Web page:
I HAVE received the five thousand blue-duck coins1 you sent. The first of the five precepts is not to take life, and the first of the six paramitas is that of almsgiving. The ten good precepts, the two hundred and fifty precepts, the ten major precepts, and all the other rules of conduct begin with the prohibition against the taking of life.
Every being, from the highest sage on down to the smallest mosquito or gnat, holds life to be its most precious possession. To deprive a being of life is to commit the gravest kind of sin.
When the Thus Come One appeared in this world, he made compassion for living things his basis. And as an expression of compassion for life, to refrain from taking life and to provide sustenance for living beings are the most important precepts.
In providing another with sustenance, one obtains three kinds of benefit. First, one sustains ones own life. Second, one brings color to ones face. Third, one gains strength.
To sustain ones own life means to be born in the human or heavenly world and receive the karmic reward of long life. When one becomes a Buddha, one manifests oneself as the Thus Come One of the Dharma body, a body that is as vast as space.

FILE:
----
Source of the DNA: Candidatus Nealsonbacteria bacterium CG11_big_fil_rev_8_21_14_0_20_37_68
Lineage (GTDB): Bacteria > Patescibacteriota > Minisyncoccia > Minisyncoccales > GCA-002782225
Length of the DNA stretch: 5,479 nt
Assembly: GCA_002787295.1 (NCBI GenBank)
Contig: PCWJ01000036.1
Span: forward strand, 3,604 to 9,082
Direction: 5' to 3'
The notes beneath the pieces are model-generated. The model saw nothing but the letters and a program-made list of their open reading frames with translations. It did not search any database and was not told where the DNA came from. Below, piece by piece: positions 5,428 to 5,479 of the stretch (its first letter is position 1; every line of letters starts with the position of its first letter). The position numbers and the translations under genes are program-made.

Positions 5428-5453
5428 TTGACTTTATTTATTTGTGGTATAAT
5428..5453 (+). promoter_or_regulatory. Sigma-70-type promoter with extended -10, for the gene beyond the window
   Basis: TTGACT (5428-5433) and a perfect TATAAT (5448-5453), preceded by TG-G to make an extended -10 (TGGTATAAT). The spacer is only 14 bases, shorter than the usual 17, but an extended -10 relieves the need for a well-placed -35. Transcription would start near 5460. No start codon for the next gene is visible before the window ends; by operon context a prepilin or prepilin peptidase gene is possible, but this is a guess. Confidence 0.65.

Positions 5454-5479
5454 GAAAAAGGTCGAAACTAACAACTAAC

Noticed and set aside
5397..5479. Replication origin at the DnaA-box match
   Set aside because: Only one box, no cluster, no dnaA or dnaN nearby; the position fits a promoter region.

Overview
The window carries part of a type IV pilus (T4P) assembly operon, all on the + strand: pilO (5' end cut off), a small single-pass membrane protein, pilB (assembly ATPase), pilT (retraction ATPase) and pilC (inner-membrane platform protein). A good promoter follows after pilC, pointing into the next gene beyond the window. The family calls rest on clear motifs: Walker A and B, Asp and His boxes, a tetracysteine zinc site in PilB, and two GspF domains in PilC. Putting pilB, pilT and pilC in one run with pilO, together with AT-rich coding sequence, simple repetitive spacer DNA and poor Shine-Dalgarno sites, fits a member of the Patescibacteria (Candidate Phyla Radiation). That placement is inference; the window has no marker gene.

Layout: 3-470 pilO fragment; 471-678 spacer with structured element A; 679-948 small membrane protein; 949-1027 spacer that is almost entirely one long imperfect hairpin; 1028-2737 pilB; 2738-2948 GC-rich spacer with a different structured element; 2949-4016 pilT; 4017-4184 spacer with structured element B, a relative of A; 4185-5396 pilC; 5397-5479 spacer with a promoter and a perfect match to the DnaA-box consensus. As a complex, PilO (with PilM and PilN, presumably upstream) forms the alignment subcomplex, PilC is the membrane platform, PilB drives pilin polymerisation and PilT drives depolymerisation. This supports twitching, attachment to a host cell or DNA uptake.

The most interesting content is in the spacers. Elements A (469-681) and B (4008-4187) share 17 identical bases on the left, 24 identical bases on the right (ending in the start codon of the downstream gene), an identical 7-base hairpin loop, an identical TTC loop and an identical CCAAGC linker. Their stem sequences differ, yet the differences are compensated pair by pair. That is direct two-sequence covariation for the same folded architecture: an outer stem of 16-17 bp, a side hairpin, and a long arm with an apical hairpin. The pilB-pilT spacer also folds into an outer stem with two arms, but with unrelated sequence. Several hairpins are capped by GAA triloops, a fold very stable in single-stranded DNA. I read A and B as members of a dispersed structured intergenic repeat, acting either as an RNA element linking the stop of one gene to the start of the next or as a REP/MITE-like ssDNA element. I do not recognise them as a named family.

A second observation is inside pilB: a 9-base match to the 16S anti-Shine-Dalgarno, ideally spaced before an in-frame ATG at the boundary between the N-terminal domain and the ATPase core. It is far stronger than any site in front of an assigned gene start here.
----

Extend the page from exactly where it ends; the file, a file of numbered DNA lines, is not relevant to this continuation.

Because one gains strength, having been born in the human or heavenly
world, one becomes a person of virtue and influence, attracting many followers. When one becomes a Buddha, one manifests oneself as the Thus Come One of the reward body, dwelling on a lotus pedestal where one shines like the full moon in a clear sky on the fifteenth night of the eighth month.
And because one brings color to ones face, having been born in the human or heavenly world, one acquires the thirty-two features and becomes as graceful and dignified as a lotus flower. When one becomes a Buddha, one displays oneself as the Thus Come One of the manifested body and comes to resemble Shakyamuni Buddha.
If we inquire into the origin of Mount Sumeru, we find that it began with a single speck of dust; and likewise, the great ocean began with a single drop of dew. One added to one becomes two, two becomes three, and so on to make ten, a hundred, a thousand, ten thousand, a hundred thousand, or an asamkhya. Yet one is the mother of all.
As for the beginning of Buddhism in the country of Japan: After the seven reigns of the heavenly deities and the five reigns of the earthly deities, the hundred reigns of human sovereigns began, the first of whom was called Emperor Jimmu. In the time of Emperor Kimmei, the thirtieth sovereign